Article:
An overview of different types of Phishing
Phishing remains one of the most dangerous forms of cyber attacks for your organization. This devious practice uses deceptive communications to extract your sensitive information. In this blog, we will guide you through the different forms of Phishing, explain how you can protect yourself, and show some case studies where companies and individuals fell prey to these cunning tactics.
The best way to protect your organization is with Cybersecurity Awareness Training. That’s because Phishing attacks capitalize on human error.
E-mail Phishing is an attack technique in which attackers send fake e-mails that look like messages from legitimate organizations. The goal is to trick victims into sharing personal information.
- Verify the sender of the e-mail.
- Check the URLs in the e-mail.
- Do not click on suspicious links.
- Use a reliable antivirus and antiphishing software.
Example of Email Phishing:
In 2014, Sony Pictures Entertainment was hit by a large-scale email phishing attack. Employees received fake emails that appeared to come from known contacts. As a result, sensitive company data was stolen, including confidential emails, financial data and employees’ personal information.
Spear Phishing specifically targets individuals and uses personal information to make the attack more credible. This may include, for example, information about the victim’s job title.
- Be careful when sharing personal information online.
- Verify the identity of the sender before sharing sensitive information.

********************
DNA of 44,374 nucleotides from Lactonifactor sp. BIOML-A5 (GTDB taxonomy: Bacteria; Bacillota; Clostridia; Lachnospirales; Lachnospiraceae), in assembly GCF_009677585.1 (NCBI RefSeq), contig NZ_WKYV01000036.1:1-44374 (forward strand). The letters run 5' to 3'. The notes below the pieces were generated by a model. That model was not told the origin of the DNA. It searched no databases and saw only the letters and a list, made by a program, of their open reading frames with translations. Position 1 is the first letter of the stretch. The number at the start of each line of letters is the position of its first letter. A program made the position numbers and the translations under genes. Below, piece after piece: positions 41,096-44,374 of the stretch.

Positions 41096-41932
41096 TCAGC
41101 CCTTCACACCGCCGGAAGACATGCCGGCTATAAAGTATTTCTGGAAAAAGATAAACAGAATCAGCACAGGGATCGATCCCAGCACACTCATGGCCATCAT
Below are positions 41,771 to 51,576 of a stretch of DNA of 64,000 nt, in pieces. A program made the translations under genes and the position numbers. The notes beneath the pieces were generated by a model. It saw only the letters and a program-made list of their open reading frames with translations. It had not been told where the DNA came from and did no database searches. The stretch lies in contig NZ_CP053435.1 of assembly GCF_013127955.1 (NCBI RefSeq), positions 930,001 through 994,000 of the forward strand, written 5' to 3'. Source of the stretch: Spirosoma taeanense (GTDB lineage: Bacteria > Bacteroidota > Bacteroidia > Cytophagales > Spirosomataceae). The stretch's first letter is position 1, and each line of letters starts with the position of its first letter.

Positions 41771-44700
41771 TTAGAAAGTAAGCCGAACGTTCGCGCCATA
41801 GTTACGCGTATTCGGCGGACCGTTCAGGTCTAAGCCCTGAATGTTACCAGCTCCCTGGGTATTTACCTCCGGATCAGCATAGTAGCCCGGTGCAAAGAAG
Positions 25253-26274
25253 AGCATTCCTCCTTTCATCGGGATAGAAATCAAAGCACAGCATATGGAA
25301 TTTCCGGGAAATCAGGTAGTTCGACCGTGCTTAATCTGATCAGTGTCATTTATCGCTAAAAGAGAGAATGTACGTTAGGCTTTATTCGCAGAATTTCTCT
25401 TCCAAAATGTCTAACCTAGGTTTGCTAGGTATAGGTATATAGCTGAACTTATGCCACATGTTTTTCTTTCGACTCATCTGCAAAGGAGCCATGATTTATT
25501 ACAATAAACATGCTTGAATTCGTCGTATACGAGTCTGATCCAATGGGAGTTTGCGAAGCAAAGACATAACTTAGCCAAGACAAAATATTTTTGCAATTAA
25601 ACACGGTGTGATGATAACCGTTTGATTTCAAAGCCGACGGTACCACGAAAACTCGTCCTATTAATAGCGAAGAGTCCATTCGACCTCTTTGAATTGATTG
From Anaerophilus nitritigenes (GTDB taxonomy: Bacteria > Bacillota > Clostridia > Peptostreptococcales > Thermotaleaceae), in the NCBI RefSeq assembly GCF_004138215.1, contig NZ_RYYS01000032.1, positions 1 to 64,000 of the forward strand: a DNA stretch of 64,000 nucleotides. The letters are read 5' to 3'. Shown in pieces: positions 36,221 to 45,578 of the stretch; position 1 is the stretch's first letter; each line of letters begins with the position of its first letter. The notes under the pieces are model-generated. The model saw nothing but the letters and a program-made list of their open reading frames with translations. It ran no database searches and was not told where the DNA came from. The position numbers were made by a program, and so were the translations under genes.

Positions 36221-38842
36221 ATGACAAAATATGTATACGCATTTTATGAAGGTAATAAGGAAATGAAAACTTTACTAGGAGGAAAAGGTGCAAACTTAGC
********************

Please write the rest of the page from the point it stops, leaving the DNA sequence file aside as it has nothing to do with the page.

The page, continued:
- Use security software to filter suspicious messages.
Example of Spear Phishing:
In 2016, John Podesta, Hillary Clinton’s campaign manager, became a victim of Spear Phishing. He received a fake email that appeared to come from Google and was tricked into sharing his login credentials. This gave the attackers access to thousands of emails, leading to large-scale data breaches during the U.S. presidential election.
Clone Phishing involves duplicating a legitimate email with a malicious attachment or link. The forged e-mail resembles a previously received message to gain the victim’s trust.
- Be diligent when opening messages you have received before.
- Check the sender and URLs in the e-mail carefully.
Example of Clone Phishing
In 2017, Netflix employees were targeted by Clone Phishing. They received forged emails that appeared identical to previous communications from their HR department. The attacker sent altered versions of previous messages and managed to obtain employee login credentials.
Vishing (voice phishing)
Vishing uses phone calls to trick victims into obtaining personal information. Attackers may pose as official agencies or companies.
- Be cautious about sharing personal information over the phone.
- Verify the identity of the caller.
A major international company, Bank of America, was hit by a Vishing attack in 2020. Customers received phone calls asking them to share their login information because of alleged security problems. This gave the attackers access to bank accounts and personal information. Just recently, casino giant MGM was also completely taken down by a Vishing attack
Smishing (SMS phishing)
Smishing is similar to email phishing, but uses text messages to lure victims to counterfeit websites.
- Do not click on links in suspicious SMS messages.